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The AP Starts Feeling the Industry's Pain

AP logoAt the epicenter of the troubled U.S. media industry sits the venerable Associated Press, a cooperative owned by its contributing newspapers, radio, and television stations. Its members both contribute stories that are circulted over the AP news wire, and publish original articles written by AP's own staffers. In addition, many other media companies, both here and overseas, maintain paid subscriptions to the AP.

By 2005, the AP's news was published and republished by more than 1,700 newspapers, in addition to more than 5,000 television and radio stations . Its photo bank contained over 10 million images. AP operated some 243 in 121 countries. But in recent years, as some AP's member companies laid off more and more reporters, they have become less capable of contributing original material to the cooperative and more dependent on AP's content to fill their pages and airwaves.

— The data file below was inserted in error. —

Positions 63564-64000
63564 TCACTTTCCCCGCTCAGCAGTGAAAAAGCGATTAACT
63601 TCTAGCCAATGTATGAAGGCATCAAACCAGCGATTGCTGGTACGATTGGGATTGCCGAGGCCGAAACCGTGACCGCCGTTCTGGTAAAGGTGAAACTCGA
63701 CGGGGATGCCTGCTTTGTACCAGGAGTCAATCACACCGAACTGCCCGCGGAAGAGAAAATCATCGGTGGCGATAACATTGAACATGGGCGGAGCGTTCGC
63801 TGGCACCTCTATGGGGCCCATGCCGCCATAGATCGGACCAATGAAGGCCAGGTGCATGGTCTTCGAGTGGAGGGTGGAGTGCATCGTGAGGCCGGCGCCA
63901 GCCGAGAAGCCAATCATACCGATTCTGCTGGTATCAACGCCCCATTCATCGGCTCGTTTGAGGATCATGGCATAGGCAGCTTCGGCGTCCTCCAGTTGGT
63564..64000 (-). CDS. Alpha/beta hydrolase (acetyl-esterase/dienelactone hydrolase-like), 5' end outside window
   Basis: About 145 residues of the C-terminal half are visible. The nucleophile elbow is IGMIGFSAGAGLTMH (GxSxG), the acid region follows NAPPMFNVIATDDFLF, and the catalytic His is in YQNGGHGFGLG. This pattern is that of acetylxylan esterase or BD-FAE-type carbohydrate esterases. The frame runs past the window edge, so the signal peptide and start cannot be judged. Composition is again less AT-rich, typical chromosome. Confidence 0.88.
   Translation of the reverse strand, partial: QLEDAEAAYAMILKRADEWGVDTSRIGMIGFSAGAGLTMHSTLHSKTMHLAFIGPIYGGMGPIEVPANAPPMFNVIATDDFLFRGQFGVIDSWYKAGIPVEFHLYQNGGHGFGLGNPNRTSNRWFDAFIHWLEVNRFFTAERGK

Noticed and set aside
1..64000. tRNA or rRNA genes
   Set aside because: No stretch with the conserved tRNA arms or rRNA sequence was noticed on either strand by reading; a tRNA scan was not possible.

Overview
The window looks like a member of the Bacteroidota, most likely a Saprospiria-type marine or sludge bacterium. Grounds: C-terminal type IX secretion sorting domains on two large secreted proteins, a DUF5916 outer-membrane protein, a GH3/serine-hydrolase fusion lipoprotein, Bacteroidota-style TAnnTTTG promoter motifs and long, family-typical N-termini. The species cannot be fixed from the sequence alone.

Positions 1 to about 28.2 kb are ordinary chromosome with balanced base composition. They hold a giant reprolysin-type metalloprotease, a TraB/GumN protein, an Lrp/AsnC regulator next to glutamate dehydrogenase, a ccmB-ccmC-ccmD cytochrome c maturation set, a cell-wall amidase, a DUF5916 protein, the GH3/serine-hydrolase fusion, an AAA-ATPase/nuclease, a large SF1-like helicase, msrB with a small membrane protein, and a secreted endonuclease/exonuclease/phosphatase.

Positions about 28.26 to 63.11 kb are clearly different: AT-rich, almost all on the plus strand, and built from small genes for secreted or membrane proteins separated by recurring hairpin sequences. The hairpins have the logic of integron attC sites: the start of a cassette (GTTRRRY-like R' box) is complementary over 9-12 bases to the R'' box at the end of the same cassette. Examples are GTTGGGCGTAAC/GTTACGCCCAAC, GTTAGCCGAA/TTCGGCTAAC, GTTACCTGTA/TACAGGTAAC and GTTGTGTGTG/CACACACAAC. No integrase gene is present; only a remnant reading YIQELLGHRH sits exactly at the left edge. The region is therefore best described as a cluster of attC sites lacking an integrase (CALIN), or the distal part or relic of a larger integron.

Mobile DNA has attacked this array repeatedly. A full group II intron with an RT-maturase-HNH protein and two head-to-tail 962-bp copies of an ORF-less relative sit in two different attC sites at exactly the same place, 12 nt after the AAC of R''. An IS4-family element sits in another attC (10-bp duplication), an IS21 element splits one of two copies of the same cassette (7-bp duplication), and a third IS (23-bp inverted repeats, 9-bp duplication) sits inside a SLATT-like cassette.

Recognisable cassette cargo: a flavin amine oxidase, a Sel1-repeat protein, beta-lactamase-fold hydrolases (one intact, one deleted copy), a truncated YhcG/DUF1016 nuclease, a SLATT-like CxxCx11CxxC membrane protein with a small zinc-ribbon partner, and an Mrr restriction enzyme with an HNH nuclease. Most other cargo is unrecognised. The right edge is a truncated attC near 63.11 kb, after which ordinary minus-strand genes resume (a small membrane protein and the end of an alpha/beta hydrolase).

This year, a number of newspapers have announced that they are dropping out of AP. Among them are the Minneapolis Star-Tribune, the Yakima Herald-Republic, and the Idaho Falls Post Register.
Now, according to Editor and Publisher, AP has instituted a hiring freeze. An internal AP memo lays out the news: "As the economy falters, it is imperative that we keep spending in line with revenue. Given these economic times, AP, like most companies, is being prudent about hiring and spending. This week, we instituted a company-wide strategic hiring freeze, which we will re-examine regularly. In addition, we are looking at spending on every level. We'll keep you updated with any additional developments."

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